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By Rabbi Dovid Cohen, Administrative Rabbinic Coordinator

Q. Why do some people only eat yoshon?

A. The Torah says that the five primary grains – wheat, rye, spelt, oat, and barley – can only be eaten if they have been in existence or at least planted, at the time when the Korban HaOmer is brought on the first day of Chol HaMoed Pesach.  That means that grains which were planted after Pesach are “chodosh” (new) and cannot be eaten until Chol HaMoed of the next Pesach. Once that happens, those grains are now “yoshon” (old) and can be eaten.

Most of the earlier Poskim are of the opinion this mitzvah applies even in chutz la’aretz, and even if the grain grew in the field of a non-Jew.  For hundreds of years, many shomer Shabbos Jews were not particular about this halacha, and Poskim suggested possible justifications for that practice.  Thus, most of Klal Yisroel which chooses to be lenient is doing so based on precedent, while those who are machmir are following what appears to be the simple understanding of the halacha.

In the United States, rye and spelt are always yoshon, since they are planted in the fall and harvested after Pesach, which means that by the time you buy it, it has already been in existence for a Pesach.  The same is true of “winter wheat”, which is what is used for producing crackers and other crunchy foods.  But spring wheat and durum wheat, used respectively for breads (and other “fluffy” foods) and pasta, will be chodosh from late summer until Pesach.  Similar dates apply for oats and barley.  During those months, the people who only eat yoshon must find ingredients and finished products which are committed to being all yoshon.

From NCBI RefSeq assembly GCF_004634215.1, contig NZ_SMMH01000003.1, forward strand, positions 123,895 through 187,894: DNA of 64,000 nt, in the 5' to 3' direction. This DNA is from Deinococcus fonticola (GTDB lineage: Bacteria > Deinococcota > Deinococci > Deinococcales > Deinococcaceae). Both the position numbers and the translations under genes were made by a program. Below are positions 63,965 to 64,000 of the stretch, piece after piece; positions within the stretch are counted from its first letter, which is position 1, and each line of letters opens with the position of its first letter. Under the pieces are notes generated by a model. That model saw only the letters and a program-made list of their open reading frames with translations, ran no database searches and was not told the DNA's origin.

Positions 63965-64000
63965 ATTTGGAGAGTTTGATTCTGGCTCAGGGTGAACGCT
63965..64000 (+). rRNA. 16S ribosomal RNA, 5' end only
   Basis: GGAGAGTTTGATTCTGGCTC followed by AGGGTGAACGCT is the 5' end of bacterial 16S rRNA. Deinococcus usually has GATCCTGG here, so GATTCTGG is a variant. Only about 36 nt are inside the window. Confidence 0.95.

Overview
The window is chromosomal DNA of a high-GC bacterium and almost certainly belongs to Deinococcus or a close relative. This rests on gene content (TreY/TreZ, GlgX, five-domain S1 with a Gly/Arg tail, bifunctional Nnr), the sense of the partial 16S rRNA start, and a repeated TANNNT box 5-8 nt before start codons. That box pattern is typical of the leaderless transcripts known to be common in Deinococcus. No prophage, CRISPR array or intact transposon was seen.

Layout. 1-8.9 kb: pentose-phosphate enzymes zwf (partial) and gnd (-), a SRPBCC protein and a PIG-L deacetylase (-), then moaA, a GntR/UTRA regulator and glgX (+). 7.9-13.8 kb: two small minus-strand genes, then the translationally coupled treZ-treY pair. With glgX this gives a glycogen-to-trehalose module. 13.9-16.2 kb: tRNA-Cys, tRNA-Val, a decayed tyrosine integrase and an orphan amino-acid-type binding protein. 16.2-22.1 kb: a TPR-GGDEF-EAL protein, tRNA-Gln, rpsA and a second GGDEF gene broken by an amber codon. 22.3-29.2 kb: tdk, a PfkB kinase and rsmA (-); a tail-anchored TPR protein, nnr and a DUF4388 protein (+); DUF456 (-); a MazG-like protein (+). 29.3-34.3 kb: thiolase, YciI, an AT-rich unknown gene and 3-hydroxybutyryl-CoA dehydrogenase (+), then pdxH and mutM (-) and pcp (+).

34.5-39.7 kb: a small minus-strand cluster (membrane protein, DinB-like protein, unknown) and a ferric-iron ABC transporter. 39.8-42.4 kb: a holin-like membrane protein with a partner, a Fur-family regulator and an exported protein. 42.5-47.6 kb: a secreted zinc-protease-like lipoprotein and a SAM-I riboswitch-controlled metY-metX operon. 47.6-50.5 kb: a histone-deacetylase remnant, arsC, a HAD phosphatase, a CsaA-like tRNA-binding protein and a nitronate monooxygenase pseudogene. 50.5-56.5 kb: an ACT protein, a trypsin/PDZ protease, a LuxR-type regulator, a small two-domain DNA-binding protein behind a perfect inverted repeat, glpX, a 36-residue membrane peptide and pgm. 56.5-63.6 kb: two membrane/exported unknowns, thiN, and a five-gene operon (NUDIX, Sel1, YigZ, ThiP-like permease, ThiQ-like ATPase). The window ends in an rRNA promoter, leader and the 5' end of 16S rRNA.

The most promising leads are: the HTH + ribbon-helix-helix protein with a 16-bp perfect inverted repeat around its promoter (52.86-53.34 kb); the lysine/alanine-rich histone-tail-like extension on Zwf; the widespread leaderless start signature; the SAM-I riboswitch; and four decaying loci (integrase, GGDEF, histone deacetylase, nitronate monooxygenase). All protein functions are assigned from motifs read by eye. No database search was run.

The general rule is that if someone is shomer Shabbos, he can be trusted on kashrus (or other) issues, even if he is not personally machmir on that issue.  Therefore, if someone who keeps kosher but is not careful to only eat yoshon, tells you that a food is yoshon, he is believed. However, this just means that we are confident the person will be truthful about his statements; it does not mean that he is knowledgeable.  For example, if a person says that a stir-fried dish is yoshon but doesn’t know that soy sauce sometimes contains wheat, he is being honest that he thinks the food is yoshon, but he doesn’t actually know enough to make that statement.  Furthermore, there are different standards regarding kashering equipment used for chodosh, and the bitul of chodosh into yoshon. Therefore, before trusting a person about a yoshon (or other) claim, you must verify that the person has all the necessary information to take a stand on the issue.

This article first appeared in the Let’s Talk Kashrus column, Yated Ne’eman, October 13 2023.